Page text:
Brian O’Malley’s The Lodgers was another Irish horror attracting positive attention. From a script by the perceptive academic and critic David Turpin, the film attempts Gothic chills in early 20th century Ireland.

Justin Lowe from the Hollywood Reporter felt it succeeded in that aim. He particularly relished the location work. “Loftus Hall, reputedly haunted by the ghost of a 17th century young woman, serves as the film’s dominant character,” he wrote. “A brooding stone edifice containing dozens of decrepit rooms with peeling plaster and a vast wooden staircase worthy of a Vincent Price horror classic. Each time the camera eerily glides through the entryway, it’s not hard to imagine that the building’s basement levels conceal some type of unspeakable evil.”

The good people at Variety were even more positive. Dennis Harvey wrote: “People tend to love Gothic horror for the atmospherics, not so much the narrative bones. The Lodgers certainly doesn’t have a lot of meat on those bones — not enough that you’d really want to dwell on the plot details afterward. But as a ripe chunk of pure baroque atmosphere, this lushly staged costume chiller is a fragrant beauty indeed.”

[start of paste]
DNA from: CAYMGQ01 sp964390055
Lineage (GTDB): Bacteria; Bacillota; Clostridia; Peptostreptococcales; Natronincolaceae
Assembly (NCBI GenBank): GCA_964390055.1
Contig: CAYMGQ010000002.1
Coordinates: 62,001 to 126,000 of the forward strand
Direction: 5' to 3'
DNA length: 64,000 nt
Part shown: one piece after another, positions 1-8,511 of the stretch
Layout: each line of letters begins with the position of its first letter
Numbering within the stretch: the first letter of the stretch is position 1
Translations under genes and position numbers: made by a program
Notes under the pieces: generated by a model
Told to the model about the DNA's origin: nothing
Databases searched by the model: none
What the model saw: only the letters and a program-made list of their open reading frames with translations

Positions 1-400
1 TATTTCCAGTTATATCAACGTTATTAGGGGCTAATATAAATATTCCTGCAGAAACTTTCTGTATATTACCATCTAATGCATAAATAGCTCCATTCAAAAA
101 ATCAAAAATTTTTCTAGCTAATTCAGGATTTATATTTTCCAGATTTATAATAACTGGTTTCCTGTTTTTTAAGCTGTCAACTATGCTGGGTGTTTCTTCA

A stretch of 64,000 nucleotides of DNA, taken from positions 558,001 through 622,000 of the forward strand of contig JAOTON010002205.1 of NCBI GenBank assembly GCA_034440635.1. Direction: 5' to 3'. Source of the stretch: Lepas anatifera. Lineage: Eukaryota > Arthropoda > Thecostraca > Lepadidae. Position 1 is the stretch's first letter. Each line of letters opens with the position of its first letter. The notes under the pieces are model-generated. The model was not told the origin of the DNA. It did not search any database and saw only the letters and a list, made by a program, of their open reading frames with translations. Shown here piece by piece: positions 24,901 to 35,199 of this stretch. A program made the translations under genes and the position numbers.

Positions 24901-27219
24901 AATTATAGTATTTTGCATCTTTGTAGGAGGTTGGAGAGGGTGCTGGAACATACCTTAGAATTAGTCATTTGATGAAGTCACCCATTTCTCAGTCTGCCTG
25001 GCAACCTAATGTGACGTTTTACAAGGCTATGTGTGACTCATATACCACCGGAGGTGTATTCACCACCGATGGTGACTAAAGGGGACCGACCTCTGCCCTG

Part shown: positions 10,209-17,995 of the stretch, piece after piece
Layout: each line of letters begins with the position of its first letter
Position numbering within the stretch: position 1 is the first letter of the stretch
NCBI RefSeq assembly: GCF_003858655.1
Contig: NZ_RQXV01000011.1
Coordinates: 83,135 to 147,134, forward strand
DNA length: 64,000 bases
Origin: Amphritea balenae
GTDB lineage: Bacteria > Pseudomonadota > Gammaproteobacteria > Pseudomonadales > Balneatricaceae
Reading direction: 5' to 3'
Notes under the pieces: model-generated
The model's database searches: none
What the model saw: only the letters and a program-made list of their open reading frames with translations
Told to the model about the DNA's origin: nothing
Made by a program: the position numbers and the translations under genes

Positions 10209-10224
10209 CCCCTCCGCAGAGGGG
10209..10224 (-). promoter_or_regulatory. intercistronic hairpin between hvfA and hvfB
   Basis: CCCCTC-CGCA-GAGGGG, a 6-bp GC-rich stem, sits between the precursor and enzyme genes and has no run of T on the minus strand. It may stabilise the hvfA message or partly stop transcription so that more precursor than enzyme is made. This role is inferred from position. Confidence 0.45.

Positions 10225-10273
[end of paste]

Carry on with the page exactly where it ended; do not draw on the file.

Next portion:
Martin McDonagh: The London Irishman is in the race
Martin McDonagh: The London Irishman is in the race

Three Billboards Outside Ebbing, Missouri

That phoney war was kicked off with the awarding of the People’s Choice award. There was more Irish interest with Martin McDonagh’s Three Billboards Outside Ebbing, Missouri grabbing the gong. This matters (insofar as the Oscars matter at all) because only one People’s Choice winner in the last decade has failed to secure a best picture nomination. The film stars Frances McDormand as a determined woman taking a stand against the cops who failed to solve her daughter’s murder.

The London-Irishman is in the race.